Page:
Anterior spinal cord injury
Caused by ischemic injury to the anterior aspect of spinal cord due to occlusion of anterior spinal artery, which is most commonly occur as a consequence of non traumatic process, although it can be traumatic. The anterior two-thirds of the spinal cord contains corticospinal and spinothalamic tracts, which are affected in this syndrome.
Brown-Sequard cord injury
Result of a hemicord lesion (i.e damage or impairment to the left or right side of the spinal cord).
Central cord injury
The most common type of incomplete spinal cord injury, accounting for ~10% of all spinal cord injuries.
Most often occurs in older persons with degenerative disk disease; however, it may also be seen in younger persons who sustain trauma to the cervical spine, typically after an athlete spears another with their head, or a diving injury.
Cerebral perfusion pressure is calculated
CPP = MAP - ICP
Increasing ICP is most easily seen with what clinical change?
Changing level of consciousness
What is Doll’s eyes reflex? What does it indicate?
Ability to stay fixed on a point when head is turned (eyes move opposite of head direction)
Absence indicates midbrain/pons injury
What is Brudzinski’s sign? What does it indicate?
A stiff neck that causes knees/hips to bend when neck is flexed.
Meningitis or subarachnoid hemorrhage
A trauma patient with hypotension, normal HR, and pink/dry skin may have what type of shock?
Signs of uncal herneation include
(1) Abnormal posture and poor GCS. There may be pupillary dilation and loss of light reflex due to direct compression of the oculomotor nerve.
What is a transcalvarial herneation?
(4) The brain herneates through an open skull fracture (or surgical site)
What is a cingulate (subfalcine) herneation?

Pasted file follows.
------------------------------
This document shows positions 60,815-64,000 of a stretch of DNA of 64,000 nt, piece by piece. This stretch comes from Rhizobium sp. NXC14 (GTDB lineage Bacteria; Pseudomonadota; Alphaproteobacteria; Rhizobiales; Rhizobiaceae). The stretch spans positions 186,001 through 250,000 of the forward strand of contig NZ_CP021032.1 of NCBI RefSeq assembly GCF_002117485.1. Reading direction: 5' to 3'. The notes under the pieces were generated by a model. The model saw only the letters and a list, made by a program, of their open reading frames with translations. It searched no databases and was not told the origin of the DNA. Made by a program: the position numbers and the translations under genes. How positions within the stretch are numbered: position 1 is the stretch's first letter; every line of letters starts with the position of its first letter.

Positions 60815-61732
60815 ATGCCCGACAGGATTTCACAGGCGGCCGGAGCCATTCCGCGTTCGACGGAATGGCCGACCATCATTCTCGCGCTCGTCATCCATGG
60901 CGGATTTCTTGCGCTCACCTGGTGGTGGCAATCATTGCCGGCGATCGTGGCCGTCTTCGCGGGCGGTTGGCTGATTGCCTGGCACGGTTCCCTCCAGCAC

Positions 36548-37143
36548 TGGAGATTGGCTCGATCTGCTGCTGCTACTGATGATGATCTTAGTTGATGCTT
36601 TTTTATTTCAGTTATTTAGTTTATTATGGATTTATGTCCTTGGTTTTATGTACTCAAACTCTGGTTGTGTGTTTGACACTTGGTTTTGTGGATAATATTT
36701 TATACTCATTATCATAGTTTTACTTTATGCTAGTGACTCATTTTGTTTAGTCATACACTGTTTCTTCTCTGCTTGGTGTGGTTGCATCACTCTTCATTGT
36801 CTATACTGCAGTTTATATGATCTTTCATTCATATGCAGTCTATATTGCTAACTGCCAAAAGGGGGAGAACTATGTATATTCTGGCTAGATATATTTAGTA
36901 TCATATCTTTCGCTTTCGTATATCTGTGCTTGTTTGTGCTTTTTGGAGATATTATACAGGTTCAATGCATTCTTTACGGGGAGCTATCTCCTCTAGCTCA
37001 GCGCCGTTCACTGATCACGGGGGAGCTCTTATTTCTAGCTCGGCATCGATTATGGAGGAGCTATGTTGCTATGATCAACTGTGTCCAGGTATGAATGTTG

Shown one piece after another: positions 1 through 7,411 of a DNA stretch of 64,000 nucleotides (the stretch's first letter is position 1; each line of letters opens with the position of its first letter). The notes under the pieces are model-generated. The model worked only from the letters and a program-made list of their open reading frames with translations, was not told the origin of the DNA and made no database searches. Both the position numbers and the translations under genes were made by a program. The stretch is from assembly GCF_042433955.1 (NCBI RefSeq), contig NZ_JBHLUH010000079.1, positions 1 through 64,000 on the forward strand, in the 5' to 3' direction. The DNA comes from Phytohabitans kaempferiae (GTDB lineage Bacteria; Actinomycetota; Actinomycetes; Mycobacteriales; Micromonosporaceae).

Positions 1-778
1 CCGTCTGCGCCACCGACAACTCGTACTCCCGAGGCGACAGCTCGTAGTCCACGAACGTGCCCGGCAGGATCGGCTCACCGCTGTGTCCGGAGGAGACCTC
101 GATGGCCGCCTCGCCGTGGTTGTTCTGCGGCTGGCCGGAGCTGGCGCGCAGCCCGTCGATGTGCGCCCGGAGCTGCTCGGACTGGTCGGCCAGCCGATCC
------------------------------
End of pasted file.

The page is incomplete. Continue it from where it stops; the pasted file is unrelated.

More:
(3) The brain (frontal lobe) is scraped under part of the falx cerebri, the dura mater at the top of the head between the two hemispheres of the brain.
This can cause abnormal blood flow, leading to a dangerous increase in ICP
Vomiting from a head injury is due to increased pressure on what structure?
The area postrema in the medulla oblongata
Normal cerebral perfusion pressure is
Normal ICP is
What two “electrolytes” are most important to maintain in a head-injured patient
glucose and sodium
Cushing’s triad typically has what findings?
Hypertension / wide pulse pressure
Abnormal respiratory pattern
An epidural hematoma usually involves what type of blood vessel
A subdural hematoma usually involves what type of blood vessels?
A subarachnoid hematoma typically involves what type of blood vessels?
Usual presentation for a subarachnoid hemorrhage is
Sudden, severe headache
Usual presentation for an epidural hematoma is
Loss of consciousness followed by a lucid period
What is Babinski’s reflex? What does it indicate?
- Plantor extensor reflex
- Is present/absent, not normal/abnormal
- Indicates upper motor neuron (brain stem) injury (age >2)
Bell’s Palsy affects what cranial nerve?
How does Bell’s palsy differ from acute CVA?
Bell’s Palsy always affects upper and lower face without other symptoms.
CVA affects lower face with other, associated symptoms.
What cranial nerves controls eye movement, pupil dilation, and pupil accomodation?
CN III (oculomotor)
CN IV (trochlear)
CN VI (abducens)
What cranial nerve transmits visual informaition?
CN II (optic)
What cranial nerve controls the sense of smell?
CN I (olfactory)
What cranial nerve controls facial sensation and chewing?
CN V (trigeminal)
What cranial nerve controls movement of the facial muscles?
CN VII (facial)
What cranial nerve controls hearing and position/balance?
CN VIII (vestibulocochlear)
What cranial nerve controls taste and salivation?
CN IX (glossopharyngeal)
What cranial nerve controls the ability to swallow, as well as parasympathetic innervation to much of the body?
CN X (vagus)
What cranial nerve controls the ability to raise the shoulders and turn the head?
CN XI (accessory)
What cranial nerve controls the ability to move the tongue?
CN XII (hypoglossal)
What is Guillan-barre syndrome and how does it typically present?
Acute inflammatory demyelinating polyneuropathy - an infectous process of the peripheral nervous system that causes ascending paralysis
What is myasthenia gravis and how does it typically present?
An autoimmune disorder that destroys acetylcholine receptors in postsynaptic neuromuscular junctions, causing transient weakness and fatigue
excessive pupil dilation
excessive pupil constriction
How does decorticate posturing present, and what does it indicate?
Damage to cerebral hemispheres, thalmus, or midbrain
How does decerebrate posturing present, and what does it indicate?
Damage to midbrain, brainstem, or cerebellum
Progression from decorticate to decerebrate posturing often indicates
uncal (1) or tonsillar (6) herneation